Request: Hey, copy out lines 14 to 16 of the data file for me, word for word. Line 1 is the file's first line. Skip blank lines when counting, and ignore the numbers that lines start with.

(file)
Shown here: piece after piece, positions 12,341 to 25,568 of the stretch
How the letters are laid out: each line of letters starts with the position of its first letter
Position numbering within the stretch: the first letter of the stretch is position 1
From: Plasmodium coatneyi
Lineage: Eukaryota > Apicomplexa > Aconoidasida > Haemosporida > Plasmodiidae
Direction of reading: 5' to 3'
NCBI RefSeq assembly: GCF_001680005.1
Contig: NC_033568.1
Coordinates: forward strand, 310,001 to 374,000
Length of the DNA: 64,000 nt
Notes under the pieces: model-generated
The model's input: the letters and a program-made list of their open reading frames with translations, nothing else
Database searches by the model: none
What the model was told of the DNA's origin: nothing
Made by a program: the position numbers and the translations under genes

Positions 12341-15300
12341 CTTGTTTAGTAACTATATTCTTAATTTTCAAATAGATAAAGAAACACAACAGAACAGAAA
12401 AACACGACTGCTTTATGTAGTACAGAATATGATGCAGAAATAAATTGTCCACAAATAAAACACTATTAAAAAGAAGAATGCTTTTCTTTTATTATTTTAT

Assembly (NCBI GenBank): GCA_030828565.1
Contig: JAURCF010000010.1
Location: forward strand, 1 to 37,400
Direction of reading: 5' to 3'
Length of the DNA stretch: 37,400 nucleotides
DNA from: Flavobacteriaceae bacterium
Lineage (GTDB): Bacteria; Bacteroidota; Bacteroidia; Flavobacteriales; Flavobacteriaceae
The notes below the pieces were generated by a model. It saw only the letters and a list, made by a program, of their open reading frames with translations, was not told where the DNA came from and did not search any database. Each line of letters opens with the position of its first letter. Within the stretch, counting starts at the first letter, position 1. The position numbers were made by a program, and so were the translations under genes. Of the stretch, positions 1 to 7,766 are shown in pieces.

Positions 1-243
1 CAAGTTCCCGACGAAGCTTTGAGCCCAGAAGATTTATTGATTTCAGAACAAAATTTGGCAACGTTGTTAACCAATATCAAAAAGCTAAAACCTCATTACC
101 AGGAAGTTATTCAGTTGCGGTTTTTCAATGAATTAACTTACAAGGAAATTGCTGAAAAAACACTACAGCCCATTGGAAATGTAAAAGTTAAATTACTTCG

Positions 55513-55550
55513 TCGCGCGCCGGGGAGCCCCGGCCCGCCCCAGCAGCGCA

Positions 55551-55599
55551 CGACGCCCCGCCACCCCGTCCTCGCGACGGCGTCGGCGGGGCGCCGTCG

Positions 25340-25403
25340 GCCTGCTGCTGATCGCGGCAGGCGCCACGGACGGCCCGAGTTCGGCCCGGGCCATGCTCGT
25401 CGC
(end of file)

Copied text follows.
What the model was told of the DNA's origin: nothing
Made by a program: the position numbers and the translations under genes

Positions 12341-15300